Uh oh. This is looking unpleasant. That makes 83 such events per hour. In other words, either Geneva schools aren’t normative, after all, or there is some creep in a school administration somewhere in the country demanding access to personal information from students in this particular manner about every 43 seconds that classes are underway. Sure doesn’t sound “very rare” to me. Wanna know something else that’s all too common? Idiots in charge of schools.

For further proof of this assertion, we turn to Tooele, Utah. There, the blogger known as “adult onset atheist” has a 14-year-old daughter who attends one of the local junior highs. On Wednesday, he was called to the school, where his daughter has apparently committed some grievous offense against humanity. I’ll let him tell it:
The office has large windows so that the student is on display to their peers throughout the interminable wait time. The bell rings and hundreds of students rush past the offender-on-display; some linger long enough to make obscene gestures. There are some sociopaths that would revel in the attention, but in most adolescent minds this is cruel and unusual punishment.

What had AYD done to deserve this punishment? Was it some valiant gesture of defiance against a fascist dehumanizing system, or was their [sic.] cruelty and torture involved? I found it hard to picture AYD engaged (or at least being caught) in either of these types of actions, but I was hoping for the first. …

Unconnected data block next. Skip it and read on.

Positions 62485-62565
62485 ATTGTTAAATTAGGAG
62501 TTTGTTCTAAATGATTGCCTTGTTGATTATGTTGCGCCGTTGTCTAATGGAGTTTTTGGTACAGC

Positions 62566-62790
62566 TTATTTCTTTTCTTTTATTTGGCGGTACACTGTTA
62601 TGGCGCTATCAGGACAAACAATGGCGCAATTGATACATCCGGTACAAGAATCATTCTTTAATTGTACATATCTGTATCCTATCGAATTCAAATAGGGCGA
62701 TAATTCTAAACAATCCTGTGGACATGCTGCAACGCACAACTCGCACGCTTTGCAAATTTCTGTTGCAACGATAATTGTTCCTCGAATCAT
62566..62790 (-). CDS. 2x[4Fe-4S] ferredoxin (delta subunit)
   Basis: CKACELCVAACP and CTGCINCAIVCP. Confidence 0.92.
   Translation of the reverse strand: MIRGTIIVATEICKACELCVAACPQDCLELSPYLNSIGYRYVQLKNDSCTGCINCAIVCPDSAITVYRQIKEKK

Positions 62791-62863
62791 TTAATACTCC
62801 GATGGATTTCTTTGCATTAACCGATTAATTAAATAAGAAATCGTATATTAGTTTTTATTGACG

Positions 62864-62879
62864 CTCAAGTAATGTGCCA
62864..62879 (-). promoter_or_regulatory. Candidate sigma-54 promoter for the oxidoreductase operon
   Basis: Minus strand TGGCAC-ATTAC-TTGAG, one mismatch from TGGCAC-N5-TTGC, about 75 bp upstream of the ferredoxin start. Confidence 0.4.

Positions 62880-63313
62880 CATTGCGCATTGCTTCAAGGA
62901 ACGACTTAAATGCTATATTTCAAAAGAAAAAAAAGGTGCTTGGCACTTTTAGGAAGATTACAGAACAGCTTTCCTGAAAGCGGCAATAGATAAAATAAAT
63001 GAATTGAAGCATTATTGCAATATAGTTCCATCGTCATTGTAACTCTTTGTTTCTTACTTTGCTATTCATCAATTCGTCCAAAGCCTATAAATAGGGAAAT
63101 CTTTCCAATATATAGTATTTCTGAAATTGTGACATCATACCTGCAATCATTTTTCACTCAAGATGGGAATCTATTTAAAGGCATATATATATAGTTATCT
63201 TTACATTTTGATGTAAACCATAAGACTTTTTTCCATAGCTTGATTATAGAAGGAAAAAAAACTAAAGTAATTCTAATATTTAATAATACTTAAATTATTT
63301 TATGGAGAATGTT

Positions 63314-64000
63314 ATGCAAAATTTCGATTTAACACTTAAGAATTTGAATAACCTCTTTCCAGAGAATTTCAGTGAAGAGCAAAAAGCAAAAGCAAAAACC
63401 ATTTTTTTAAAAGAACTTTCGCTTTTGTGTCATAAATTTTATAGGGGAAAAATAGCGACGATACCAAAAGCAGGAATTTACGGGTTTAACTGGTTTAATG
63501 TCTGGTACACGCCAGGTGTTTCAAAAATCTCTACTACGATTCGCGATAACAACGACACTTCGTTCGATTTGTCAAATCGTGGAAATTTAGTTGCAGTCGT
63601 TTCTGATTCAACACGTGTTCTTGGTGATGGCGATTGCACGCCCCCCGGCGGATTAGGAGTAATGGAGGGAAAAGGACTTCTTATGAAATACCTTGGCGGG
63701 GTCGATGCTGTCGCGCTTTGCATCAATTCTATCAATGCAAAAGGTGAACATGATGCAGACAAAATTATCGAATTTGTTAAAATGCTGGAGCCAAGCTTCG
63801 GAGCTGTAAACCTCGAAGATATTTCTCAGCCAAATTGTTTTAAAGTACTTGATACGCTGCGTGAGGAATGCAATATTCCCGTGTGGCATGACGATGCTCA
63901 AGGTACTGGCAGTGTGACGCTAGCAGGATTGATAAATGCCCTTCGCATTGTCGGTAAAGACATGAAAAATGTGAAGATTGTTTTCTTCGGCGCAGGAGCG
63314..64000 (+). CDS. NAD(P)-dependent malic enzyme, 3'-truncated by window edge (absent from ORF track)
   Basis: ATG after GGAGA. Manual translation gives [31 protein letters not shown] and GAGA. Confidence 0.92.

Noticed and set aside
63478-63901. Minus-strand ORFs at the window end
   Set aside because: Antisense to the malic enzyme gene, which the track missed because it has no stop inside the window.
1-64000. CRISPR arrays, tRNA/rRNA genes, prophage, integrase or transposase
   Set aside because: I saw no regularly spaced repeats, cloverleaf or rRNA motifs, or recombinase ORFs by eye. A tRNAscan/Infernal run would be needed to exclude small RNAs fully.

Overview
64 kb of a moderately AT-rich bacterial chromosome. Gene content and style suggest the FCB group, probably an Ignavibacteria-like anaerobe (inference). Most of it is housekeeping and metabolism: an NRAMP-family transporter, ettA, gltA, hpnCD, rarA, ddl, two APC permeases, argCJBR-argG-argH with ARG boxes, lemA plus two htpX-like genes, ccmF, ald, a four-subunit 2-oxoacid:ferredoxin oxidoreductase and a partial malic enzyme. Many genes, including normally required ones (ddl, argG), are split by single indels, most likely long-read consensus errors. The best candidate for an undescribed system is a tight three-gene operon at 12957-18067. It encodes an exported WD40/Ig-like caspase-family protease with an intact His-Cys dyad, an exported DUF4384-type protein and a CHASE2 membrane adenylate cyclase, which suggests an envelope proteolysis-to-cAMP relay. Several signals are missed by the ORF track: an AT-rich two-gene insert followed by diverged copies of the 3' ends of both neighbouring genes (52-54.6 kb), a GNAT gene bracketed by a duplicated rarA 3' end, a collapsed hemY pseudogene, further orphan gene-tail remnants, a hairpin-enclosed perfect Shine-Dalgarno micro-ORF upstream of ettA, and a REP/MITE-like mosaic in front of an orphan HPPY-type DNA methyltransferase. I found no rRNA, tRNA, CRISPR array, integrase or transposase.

After spinning up the possibilities in my mind I was not prepared for the actual nature of her offense. AYD was dressed inappropriately. I am not the best judge of “appropriate” dress for a 14-year-old girl. I try, but it is a skill I have no intention of using for very long. I tried to circumvent my need for it at all by suggesting that both AOD and AYD wear hospital scrubs till they graduate the 12th grade, but that was apparently “not happening”. I know that if I dressed myself from AYD's wardrobe it would be wildly inappropriate regardless of what I chose. Now my lack of attention had forced AYD into a life of crime. It is always the parents’ fault.

Luckily I was working at home, so I took a camera and rushed over to the junior high school with some dungarees and a sack-like shirt for AYD to change into. This is a picture of her in the school's front office, and this is the apparently inappropriate outfit she was wearing.
Yes, really. I don’t know about you, Gentle Reader, but I, for one, would be immensely comforted to believe that 20% of the adolescent girls in the country dressed as appropriately. The outfit is attractive, conservative, and appears comfortable without being scuzzy. If I had a 14-year-old daughter, I’d want her to dress like that to go to school.

But… erm… her skirt was apparently ½” too short. Actually, no. No, it wasn’t. If there’s a rule that says it was, then perhaps the dress code should have been revised at least once since 1962. Moreover, AOA says the yearbook (coincidentally distributed that very day) “had many photos of students with much higher hems on their skirts or pants. The yearbook photos raise the issue of selective enforcement.” More to the point, for that outfit to be regarded as provocative, we’d have to be looking at an intentionally deceptive view of a get-up in which there’s really no back to the skirt and the girl’s butt is hanging out. Why do I not think that’s the case?